Fijian lawyer convicted over pointing out court's spelling mistake

Source: Radio New Zealand

Amnesty International is concerned at the decision by the Suva High Court in Fiji to convict a prominent lawyer for contempt of court.

Suva in Fiji.

Richard Naidu, a long time critic of Fiji's Government, was convicted on Tuesday for a comment he made on Facebook, in which he pointed out a spelling error in a court decision.

The charge arose from a complaint by the Attorney General, Aiyaz Sayed-Khaiyum.

Amnesty International Pacific Researcher, Kate Schuetze, said the decision violates freedom of speech.

"We're extremely concerned about what this court case and what the conviction represents.

"We've already called on the Attorney General to drop the charges against Richard Naidu because the original post on social media that these allegations relate to, I mean, essentially, it's just a violation of freedom of expression.

"And we say that the court should not be above scrutiny, they don't require special protection. And it is really alarming to see the government act in this way to suppress the right to freedom of expression, particularly so close to the election."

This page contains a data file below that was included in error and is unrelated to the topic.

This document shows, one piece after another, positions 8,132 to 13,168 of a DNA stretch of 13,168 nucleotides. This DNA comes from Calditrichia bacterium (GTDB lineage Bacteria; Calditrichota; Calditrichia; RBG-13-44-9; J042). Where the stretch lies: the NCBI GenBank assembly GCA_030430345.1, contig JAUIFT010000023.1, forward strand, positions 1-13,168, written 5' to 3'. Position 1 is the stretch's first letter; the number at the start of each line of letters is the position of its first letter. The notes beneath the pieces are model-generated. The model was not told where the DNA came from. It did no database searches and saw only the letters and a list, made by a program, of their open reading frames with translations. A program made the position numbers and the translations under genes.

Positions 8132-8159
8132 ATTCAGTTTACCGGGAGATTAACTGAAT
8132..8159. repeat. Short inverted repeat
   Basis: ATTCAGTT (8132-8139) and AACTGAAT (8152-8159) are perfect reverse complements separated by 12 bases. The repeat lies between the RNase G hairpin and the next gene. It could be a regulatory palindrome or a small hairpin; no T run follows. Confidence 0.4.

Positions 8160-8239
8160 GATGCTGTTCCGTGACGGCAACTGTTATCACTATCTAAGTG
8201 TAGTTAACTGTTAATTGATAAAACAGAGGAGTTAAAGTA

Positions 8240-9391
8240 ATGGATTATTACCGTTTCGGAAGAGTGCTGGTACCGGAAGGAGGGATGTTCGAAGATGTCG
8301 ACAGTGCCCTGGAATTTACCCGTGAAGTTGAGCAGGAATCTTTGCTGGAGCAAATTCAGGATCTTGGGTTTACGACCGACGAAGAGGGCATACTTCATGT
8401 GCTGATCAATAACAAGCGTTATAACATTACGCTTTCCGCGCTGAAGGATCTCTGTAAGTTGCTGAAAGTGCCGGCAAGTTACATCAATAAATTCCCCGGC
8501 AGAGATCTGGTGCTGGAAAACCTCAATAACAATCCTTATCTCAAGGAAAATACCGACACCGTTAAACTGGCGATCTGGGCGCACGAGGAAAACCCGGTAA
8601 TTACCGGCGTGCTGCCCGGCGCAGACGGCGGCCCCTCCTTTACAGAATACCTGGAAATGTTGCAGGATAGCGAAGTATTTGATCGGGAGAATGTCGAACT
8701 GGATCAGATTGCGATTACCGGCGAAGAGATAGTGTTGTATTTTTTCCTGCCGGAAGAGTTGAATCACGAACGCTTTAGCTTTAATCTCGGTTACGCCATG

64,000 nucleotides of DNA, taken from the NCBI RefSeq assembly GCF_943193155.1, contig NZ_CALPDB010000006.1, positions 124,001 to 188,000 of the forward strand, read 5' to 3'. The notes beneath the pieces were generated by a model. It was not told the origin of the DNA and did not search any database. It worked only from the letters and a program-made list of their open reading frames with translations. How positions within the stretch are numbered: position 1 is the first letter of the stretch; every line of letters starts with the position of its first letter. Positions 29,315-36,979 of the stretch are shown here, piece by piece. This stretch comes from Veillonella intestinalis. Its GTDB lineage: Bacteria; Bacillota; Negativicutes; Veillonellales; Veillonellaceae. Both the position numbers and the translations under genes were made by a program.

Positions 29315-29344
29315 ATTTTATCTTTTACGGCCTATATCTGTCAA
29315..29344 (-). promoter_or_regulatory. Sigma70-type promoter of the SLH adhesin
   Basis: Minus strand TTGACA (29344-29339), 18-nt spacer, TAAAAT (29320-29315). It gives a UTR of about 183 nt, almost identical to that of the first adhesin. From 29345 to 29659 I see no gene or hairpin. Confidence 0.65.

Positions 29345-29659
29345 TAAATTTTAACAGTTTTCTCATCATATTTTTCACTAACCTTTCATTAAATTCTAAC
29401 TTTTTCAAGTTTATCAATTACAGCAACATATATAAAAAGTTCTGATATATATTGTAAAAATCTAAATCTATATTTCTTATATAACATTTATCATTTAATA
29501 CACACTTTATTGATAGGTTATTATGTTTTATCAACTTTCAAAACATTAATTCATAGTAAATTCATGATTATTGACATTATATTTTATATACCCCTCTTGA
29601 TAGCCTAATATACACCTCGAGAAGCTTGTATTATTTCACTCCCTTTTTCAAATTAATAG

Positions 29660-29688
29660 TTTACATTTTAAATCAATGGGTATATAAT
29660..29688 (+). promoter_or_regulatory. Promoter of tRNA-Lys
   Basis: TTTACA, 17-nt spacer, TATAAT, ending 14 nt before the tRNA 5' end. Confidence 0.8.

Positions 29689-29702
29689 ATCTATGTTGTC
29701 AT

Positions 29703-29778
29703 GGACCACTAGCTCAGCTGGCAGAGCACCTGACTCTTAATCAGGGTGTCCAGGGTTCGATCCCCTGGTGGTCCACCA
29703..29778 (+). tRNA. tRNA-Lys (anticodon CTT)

Naidu was earmarked to be a top candidate for the National Federation Party in the December 14 election. But the conviction has ruled him out from contesting the election.

Schuetze said the law under which the charges originated is no longer fit for purpose.

Amnesty International Pacific Researcher Kate Schuetze.

"The charges never should have been laid in the first place. They're relying on archaic common law charges. So scandalising, the court which has been repealed in the UK where it originated, purely for the reason that it doesn't meet the international human rights standards on freedom of expression.

"So, there were lots of actions that the government could have taken at various points, you know, they could have decided not to prosecute, the courts could have decided not to convict. But the reality is that, now that they've done this, it sort of really shows that they're prepared to go this far in terms of prosecuting people where they don't like what they say."

She said it sets a dangerous precedent.

"I think it's really alarming, because, obviously, the circumstances of this case highlight the absurdity of the charges.

"Someone pointed out a spelling mistake on social media in a court judgment. And so the response of the court is to impose hefty fines and possibly imprisonment for that; it just seems so wildly disproportionate to what has happened here and what comments were made.

"That's not to say that you have to agree with those comments in order to stand by and protect the right to freedom of expression. So we're saying that we stand by Richard Naidu and his right to make comments that are critical of government, including critical of the judiciary, because that's what the right to freedom of expression is."